U.S. pledges $1 billion in aid to Ukraine
KIEV, Ukraine -- Secretary of State John Kerry flew to Kiev on Tuesday to show U.S. support for the fledgling Ukraine government, and the Obama administration announced with his arrival a $1-billion energy subsidy package. The fast-moving developments came as the United States readied economic sanctions amid worries that Moscow was ready to stretch its military reach further into the mainland of the former Soviet republic.
Kerry arrived as the Ukraine government grapples with a Russian military takeover of Crimea, a strategic, mostly pro-Russian region in the country’s southeast, and as Russian President Vladimir Putin said he wouldn’t be deterred by economic sanctions imposed punitively by the West.
While on the ground, Kerry was planning to pay homage to the dozens of protesters who were slain Feb. 20 in anti-government demonstrations that culminated days later in the ouster of President Viktor Yanukovych.
As Kerry arrived, the White House announced the package of energy aid, along with training for financial and election institutions and anti-corruption efforts. U.S. officials traveling with Kerry, speaking on grounds of anonymity, said the Obama administration is considering slapping Russia with unspecified economic sanctions as soon as this week.
Additionally, the officials said, the United States has suspended what was described as a narrow set of discussions with Russia over a bilateral trade investment treaty. It is also going to provide technical advice to the Ukraine government about its trade rights with Russia. The officials spoke on condition of anonymity because they were not authorized to be quoted by name before the official announcement was made.
Putin pulled his forces back from the Ukrainian border on Tuesday, yet said that Moscow reserves the right to use all means to protect Russians in the country. He accused the West of encouraging an “unconstitutional coup” in Ukraine and driving it onto anarchy, declaring that any sanctions the West places on Russia will backfire.
Speaking from his residence outside Moscow, Putin said he still considers Yanukovych to be Ukraine’s leader and hopes Russia won’t need to use force in predominantly Russian-speaking eastern Ukraine.
In Washington on Tuesday morning, the White House said the $1-billion loan guarantee was aimed in particular at helping insulate Ukraine from reductions in energy subsidies. Russia provides a substantial portion of Ukraine’s natural gas and U.S. officials said they were also prepared to work with officials in Kiev to reduce their dependence on those imports. The White House said the assistance was meant to supplement a broader aid package from the International Monetary Fund, which currently has officials in Ukraine working with that country’s new government.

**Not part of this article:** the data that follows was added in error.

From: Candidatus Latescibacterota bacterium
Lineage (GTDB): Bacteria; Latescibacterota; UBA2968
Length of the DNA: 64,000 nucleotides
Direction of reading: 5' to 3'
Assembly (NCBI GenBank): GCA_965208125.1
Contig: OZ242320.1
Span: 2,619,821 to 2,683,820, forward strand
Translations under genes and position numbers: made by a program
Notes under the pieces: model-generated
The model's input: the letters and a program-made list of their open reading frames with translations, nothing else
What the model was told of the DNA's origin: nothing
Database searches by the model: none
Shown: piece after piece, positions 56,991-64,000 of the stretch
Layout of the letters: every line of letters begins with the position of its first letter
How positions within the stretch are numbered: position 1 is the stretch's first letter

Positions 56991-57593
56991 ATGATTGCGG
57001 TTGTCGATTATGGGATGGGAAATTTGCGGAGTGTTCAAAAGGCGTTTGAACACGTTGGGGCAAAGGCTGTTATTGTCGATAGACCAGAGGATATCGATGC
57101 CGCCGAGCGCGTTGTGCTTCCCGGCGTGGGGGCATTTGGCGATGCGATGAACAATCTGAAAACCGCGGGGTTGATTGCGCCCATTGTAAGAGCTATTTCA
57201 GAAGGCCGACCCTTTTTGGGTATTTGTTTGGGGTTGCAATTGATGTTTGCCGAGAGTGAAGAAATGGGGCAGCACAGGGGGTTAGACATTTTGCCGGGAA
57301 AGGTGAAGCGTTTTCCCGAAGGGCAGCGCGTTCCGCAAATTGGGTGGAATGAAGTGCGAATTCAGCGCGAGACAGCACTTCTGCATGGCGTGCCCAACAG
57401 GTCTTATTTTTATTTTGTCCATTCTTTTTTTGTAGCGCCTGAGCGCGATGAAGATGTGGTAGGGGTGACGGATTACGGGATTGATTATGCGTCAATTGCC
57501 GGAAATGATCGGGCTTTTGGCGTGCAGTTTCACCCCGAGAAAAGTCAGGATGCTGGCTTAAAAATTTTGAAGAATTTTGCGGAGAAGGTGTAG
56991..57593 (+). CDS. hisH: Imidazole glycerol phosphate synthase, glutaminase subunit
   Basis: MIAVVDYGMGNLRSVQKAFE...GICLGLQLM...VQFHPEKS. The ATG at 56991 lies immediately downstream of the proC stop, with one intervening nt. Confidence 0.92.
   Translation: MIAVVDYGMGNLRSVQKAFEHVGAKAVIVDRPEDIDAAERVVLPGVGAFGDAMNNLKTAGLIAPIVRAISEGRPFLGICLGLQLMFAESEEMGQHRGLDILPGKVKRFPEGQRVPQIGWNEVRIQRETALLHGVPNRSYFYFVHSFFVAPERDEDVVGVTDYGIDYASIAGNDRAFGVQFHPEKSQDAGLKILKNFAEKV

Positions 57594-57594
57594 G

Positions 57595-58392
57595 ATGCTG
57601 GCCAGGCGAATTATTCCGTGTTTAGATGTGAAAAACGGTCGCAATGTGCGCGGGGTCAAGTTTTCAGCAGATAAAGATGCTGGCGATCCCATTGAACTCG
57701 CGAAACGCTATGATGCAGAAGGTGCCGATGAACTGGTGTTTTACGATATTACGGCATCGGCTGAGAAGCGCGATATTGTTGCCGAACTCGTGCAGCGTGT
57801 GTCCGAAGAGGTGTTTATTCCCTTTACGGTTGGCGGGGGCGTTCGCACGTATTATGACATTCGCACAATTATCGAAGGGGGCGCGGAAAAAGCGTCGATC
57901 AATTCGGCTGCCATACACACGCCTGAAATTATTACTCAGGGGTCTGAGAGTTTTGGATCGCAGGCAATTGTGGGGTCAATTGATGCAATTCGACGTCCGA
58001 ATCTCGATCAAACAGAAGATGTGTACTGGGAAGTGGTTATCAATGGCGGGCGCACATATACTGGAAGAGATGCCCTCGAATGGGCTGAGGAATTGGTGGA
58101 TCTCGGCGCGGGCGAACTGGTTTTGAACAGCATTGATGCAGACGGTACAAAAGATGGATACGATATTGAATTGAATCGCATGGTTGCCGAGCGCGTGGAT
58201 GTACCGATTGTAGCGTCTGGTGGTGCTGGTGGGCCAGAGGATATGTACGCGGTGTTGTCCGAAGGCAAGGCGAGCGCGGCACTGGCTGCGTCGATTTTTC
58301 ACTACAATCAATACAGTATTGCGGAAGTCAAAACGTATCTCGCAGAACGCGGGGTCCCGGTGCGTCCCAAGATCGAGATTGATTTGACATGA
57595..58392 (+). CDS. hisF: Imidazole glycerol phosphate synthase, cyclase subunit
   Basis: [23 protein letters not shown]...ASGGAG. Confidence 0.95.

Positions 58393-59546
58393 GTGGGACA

On Monday, the Pentagon announced it was suspending military-to-military engagements between the United States and Russia, including exercises, bilateral meetings, port visits and conferences.
European leaders already are considering sanctions on exports of Russia’s natural gas, uranium and coal industries. U.S. sanctions likely would be similar to Europe’s.
Some Republicans in Congress were considering a possible package of “debilitating economic sanctions” to get Putin’s attention. House Foreign Affairs Committee Chairman Ed Royce (R-Fullerton) said that the U.S. and Europe should act collectively to threaten the Russian stock market, economy and ruble if Russia doesn’t withdraw from Crimea.
“We can’t just keep talking,” Royce said Monday. “We need to do something.”
The European Union issued a Thursday deadline for Putin to pull back his troops from Crimea or also face a rejection of visa liberalization and economic cooperation negotiations that have long been in the works.
The U.S. officials traveling to Kiev said Washington is warily watching to see whether Russia will try to advance beyond Crimea.
They cited reports of Russian helicopters nearly flying into mainland Ukraine airspace before being intercepted by jets controlled by Kiev. The officials said it’s believed that as many as 16,000 Russian troops have deployed to Crimea, while Ukrainian forces amassed on both sides of an isthmus that separates the region’s peninsula from the mainland.
The officials also said there is no support currently within the Obama administration to eventually let Russia annex Crimea -- a possibility that has been raised quietly amid questions about U.S. interests in the pro-Russian region. They said it is up to the Ukraine government to decide whether a referendum should be held to let the Crimean people decide their own fate.
Speaking Monday at a U.N. session in Geneva, Russian Foreign Minister Sergey Lavrov attempted to deflect blame back on the West. He defended the deployment of Russian troops in Ukraine as a necessary protection for his country’s citizens living there.
“Those who are trying to interpret the situation as a sort of aggression and threatening us with sanctions and boycotts, these are the same partners who have been consistently and vigorously encouraging the political powers close to them to declare ultimatums and renounce dialogue,” Lavrov said.
“This is a question of defending our citizens and compatriots, ensuring human rights, especially the right to life,” he said.
President Barack Obama on Monday described the Russian advance as a violation of international law. He called on Congress to approve an aid package for the new Ukrainian government and repeated earlier threats that the United States will take steps to hobble Russia’s economy and isolate it diplomatically if Putin does not back down.
“The strong condemnation that has proceeded from countries around the world indicates the degree to which Russia is on the wrong side of history,” Obama said.
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